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'The Handmaid's Tale' Has Turned Elisabeth Moss Into An Activist

The book and show made her wonder, "What happens if I don't speak up?"

Over the past few years, studies have shown that literature has the power to make us better, or at least different, people: more empathetic, more open-minded, less likely to vote for Donald Trump (according to one study focused on “Harry Potter”). Still don’t believe art has the power to change hearts and minds? Look at Elisabeth Moss. In a new interview with The Hollywood Reporter, she opened up about how The Handmaid’s Tale inspired her to be more politically engaged.

Just a few months ago, the star and co-producer of Hulu’s “The Handmaid’s Tale” inflamed fans when she implied, on a Tribeca Film Festival panel promoting the show, that she didn’t see the work as feminist. “Honestly, for me, it’s not a feminist story,” she said. “I never intended to play Offred as a feminist.” Critics pounced, but she quickly walked back the comments, telling HuffPost just a few days later, “OBVIOUSLY, all caps, it is a feminist work. It is a feminist show.”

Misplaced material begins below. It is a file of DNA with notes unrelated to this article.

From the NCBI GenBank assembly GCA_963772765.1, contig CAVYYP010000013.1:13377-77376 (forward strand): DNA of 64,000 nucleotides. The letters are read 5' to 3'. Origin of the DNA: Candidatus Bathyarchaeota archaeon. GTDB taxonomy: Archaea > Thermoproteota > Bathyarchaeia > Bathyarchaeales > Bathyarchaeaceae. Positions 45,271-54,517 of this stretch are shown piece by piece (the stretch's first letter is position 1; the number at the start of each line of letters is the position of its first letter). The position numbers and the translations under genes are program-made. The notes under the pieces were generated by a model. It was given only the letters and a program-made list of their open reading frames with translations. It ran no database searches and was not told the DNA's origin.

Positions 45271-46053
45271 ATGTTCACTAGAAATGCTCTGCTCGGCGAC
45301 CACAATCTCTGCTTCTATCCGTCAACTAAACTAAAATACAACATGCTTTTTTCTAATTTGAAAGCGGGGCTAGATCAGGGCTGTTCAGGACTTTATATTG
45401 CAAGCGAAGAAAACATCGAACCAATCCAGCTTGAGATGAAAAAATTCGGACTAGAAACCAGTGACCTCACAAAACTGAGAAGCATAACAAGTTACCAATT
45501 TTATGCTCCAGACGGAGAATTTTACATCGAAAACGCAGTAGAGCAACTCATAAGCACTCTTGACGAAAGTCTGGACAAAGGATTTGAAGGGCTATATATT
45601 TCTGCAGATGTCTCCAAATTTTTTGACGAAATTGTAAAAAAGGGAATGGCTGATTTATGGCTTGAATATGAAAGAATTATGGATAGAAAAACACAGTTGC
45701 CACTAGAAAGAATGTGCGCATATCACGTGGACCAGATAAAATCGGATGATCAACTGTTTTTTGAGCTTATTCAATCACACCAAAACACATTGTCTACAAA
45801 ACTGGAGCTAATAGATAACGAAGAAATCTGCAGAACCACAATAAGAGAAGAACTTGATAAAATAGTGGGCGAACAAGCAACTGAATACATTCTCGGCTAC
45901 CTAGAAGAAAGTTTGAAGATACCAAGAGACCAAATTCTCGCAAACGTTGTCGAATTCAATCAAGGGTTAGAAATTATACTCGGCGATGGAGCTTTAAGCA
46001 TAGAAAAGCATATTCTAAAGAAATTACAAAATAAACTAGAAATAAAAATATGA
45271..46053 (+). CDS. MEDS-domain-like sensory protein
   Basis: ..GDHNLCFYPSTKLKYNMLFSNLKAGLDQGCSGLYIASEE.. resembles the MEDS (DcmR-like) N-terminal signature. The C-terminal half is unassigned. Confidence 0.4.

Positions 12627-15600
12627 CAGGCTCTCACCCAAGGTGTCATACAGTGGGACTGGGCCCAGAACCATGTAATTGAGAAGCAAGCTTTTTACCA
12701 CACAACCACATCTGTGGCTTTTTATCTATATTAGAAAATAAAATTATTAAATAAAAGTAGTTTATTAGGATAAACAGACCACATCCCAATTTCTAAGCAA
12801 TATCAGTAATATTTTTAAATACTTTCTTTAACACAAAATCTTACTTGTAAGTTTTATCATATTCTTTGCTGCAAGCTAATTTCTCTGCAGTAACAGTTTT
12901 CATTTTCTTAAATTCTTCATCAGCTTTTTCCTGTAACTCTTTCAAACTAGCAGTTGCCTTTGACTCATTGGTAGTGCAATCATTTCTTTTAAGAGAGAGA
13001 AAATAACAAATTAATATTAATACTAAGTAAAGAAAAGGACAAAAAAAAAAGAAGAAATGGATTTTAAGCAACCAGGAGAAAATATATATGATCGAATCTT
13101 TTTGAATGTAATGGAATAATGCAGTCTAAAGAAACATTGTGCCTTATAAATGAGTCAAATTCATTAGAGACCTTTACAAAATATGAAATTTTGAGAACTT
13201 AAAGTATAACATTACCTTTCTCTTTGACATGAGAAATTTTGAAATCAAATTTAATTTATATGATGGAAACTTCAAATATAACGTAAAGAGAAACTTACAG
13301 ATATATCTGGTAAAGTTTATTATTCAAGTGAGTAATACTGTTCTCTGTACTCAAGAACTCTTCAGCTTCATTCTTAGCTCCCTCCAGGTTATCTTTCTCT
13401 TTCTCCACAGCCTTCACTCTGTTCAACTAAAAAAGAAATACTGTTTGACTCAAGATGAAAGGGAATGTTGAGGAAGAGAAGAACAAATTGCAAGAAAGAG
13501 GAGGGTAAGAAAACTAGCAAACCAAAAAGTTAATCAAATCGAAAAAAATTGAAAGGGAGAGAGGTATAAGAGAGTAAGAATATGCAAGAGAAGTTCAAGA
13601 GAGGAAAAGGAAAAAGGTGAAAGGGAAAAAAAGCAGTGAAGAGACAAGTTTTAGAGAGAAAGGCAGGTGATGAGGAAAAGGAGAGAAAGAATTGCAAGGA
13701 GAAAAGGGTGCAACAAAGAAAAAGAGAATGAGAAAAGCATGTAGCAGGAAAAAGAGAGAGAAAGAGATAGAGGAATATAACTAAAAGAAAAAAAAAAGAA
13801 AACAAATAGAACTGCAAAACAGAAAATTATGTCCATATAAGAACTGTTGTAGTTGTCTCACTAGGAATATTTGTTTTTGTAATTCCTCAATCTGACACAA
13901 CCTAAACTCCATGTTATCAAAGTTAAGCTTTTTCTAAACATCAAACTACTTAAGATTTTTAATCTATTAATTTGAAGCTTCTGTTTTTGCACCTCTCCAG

Though Moss has long identified as a feminist, she told THR that months of rereading Margaret Atwood’s dystopian classic The Handmaid’s Tale and working on the screen adaptation gave her a greater sense of urgency about advocating for change. The show and the book depict a theocratic totalitarian state in which women are tightly controlled and used as forced breeders, domestic laborers, and worse. “If you’re spending a year on something and you’re thinking about it, you’re reading a book over and over and you’re having to do these scenes,” she told THR, “it sinks in, this idea of like, what happens if we don’t say anything or what happens if I don’t speak up?”

Like many Hollywood activists, Moss is easing into advocacy by donating, promoting organizations like Planned Parenthood to her social media followers, and tweaking her red carpet looks ― Vanity Fair noted in April that she chose “socially conscious designers,” embellished with Planned Parenthood buttons or ACLU ribbons, while promoting the show. But, she told THR, she might step it up for the Emmys (she’s been nominated for the eighth time this year): “Maybe I’ll just wear a giant ACLU ribbon and a really good spray tan.”

To read the entire interview, check out the article in The Hollywood Reporter.

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